“The Herero nation must now leave the country. If it refuses, I shall compel it to do so with the ‘long tube’ (cannon). Any Herero found inside the German frontier, with or without a gun or cattle, will be executed. I shall spare neither women nor children. I shall give the order to drive them away and fire on them. Such are my words to the Herero people”
The genocide of the Herero happened with the full knowledge and indifference of Germany and other European Powers, only 32 years later Europe and the world was plunged into a murderous and genocidal campaign that is the Second World War. The experience of the Herero people at the hands of von Trotha and the German army was classified by the 1985 United Nation’s Whitaker Report as one of the earliest attempts at genocide in the 20th Century
Crossing the Atlantic, that borders the west of Namibia, to North America particularly the United States of America a country founded on genocidal encounter between the natives of that land and European settlers and slavery of Africans. The year is 1968, America is engaged in an imperialist war in Vietnam, which is facing increasing opposition at home. Huey P Newton Founder of the Black Panther Party is in prison. Stokely Carmicheal who had, as chairman of the Student Nonviolent Coordinating Committee (SNCC), coined and popularised the slogan “Black Power” is now Prime Minister of the Black Panther Party. In his new role he gives a powerful speech at the Free Huey P. Newton rally. In April of that year Dr Martin Luther King Jr. dies from a bullet of an assassin. The murder of Dr King is followed by riots in major cities in America that continue for days. In this year of revolt, counter-culture and protests the “Godfather of Soul” James Brown released in August 1968 a two part single calling upon Black people to “Say It Loud – I’m Black and I’m Proud“. This song would be the anthem of the Black Consciousness Movement emphasising Black Consciousness themes of Black Pride, Black Empowerment and Self Reliance.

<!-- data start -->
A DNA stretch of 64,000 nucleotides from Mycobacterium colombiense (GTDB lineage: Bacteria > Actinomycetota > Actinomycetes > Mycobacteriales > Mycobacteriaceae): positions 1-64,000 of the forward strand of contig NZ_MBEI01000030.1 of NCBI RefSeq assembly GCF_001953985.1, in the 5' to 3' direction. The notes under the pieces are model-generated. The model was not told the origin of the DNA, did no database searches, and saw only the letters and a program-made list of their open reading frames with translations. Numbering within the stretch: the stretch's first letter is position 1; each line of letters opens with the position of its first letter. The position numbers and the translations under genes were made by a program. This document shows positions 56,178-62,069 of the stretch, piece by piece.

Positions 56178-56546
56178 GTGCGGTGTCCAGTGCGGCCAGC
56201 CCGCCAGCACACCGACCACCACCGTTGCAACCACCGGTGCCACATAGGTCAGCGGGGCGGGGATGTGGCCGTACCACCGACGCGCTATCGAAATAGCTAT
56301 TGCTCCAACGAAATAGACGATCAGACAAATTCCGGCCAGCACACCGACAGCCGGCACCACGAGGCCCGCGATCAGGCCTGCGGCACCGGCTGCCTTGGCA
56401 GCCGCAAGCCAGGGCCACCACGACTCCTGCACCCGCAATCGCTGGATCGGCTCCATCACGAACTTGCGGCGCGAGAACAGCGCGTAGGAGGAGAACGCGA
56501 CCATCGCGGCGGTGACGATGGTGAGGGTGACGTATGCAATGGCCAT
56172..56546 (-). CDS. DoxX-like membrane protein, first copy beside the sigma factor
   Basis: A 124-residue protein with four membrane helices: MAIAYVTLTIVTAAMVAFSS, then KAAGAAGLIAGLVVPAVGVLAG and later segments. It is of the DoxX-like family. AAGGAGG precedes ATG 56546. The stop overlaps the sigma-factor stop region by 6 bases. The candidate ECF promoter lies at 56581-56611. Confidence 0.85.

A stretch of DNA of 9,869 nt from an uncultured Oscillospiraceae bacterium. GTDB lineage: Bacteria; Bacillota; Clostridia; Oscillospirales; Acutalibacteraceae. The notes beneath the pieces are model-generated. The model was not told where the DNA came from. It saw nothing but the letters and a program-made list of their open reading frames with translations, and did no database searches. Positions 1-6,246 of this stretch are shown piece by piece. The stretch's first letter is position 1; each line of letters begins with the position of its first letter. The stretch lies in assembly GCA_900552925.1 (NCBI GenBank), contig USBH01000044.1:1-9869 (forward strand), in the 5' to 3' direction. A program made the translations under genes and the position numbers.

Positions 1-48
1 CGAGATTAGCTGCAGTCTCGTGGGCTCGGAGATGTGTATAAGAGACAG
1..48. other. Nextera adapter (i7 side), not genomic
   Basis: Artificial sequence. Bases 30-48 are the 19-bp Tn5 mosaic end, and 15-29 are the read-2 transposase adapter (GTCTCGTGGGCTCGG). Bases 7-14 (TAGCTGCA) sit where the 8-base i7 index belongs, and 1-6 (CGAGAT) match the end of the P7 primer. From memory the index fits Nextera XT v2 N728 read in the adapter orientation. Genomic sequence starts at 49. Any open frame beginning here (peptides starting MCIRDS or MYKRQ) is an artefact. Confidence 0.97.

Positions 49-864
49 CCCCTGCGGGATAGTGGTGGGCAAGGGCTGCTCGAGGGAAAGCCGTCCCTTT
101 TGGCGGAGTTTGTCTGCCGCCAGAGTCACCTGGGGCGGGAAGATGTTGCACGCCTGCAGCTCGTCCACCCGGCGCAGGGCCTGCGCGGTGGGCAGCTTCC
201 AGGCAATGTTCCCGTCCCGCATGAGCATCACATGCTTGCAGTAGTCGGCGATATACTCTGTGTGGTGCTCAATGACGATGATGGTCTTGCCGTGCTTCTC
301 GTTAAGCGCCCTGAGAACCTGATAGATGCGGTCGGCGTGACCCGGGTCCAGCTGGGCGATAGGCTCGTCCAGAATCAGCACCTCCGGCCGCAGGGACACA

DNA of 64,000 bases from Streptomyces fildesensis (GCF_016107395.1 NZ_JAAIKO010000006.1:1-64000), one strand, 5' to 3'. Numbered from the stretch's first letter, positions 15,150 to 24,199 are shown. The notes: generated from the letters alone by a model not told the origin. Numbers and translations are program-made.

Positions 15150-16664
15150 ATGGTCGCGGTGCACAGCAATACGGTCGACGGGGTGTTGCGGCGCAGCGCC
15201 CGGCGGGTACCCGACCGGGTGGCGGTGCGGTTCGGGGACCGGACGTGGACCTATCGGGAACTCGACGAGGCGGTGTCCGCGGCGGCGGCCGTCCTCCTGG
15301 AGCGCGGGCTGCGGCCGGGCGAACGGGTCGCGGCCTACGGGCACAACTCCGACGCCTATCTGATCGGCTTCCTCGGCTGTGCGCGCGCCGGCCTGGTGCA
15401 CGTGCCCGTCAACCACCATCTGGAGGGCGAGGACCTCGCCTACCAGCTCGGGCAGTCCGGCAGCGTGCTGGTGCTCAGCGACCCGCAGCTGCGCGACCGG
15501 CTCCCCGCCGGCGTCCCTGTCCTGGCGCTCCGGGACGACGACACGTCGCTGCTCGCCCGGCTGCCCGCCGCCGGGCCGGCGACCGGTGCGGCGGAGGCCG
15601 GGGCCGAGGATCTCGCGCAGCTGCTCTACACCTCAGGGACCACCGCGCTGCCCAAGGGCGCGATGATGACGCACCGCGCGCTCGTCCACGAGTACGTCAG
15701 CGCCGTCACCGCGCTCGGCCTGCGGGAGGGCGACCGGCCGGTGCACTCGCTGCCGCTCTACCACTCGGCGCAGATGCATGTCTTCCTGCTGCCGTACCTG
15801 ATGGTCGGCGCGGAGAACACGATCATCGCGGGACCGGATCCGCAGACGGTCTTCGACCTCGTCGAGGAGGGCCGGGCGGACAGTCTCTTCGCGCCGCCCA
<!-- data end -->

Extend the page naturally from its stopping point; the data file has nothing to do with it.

South Africa, December 1968, Students Representative Councils from Black Universities decide to form a Black Students Organisation. In July 1969 at Turfloop, the inaugural conference of the South African Students Organisation takes place, and Steve Biko is elected the SASO’s inaugural President. SASO went on to launch the philosophy of Black Consciousness in South Africa, revive political activity in the country and give Black people of this land a new found pride, empowerment and self-reliance. It is the philosophy of Black Consciousness that empowered the heroic Student protests of June 16, 1976 against Bantu Education and the system of Apartheid. Exactly a month after the June 16 uprising, on the 16th of July Mapetla Mohapi, then Permanent Secretary of SASO was detained without charge by the apartheid police. On the 5th of August 1976 Mapetla Mohapi died in police custody. The police claimed he had committed suicide and produced a suicide note which was found, by hand writing experts, to be forged.
In commemorating the events and celebrating the people who fought to advance the liberation of Black people and in rededicating ourselves to the cause they fought and died for, remember and take heart in the words of Marcus Garvey when he says “Look for me in the whirlwind or the storm, look for me all around you, for, with God’s grace, I shall come and bring with me countless millions of black slaves who have died in America and the West Indies and the millions in Africa to aid you in the fight for Liberty, Freedom and Life”.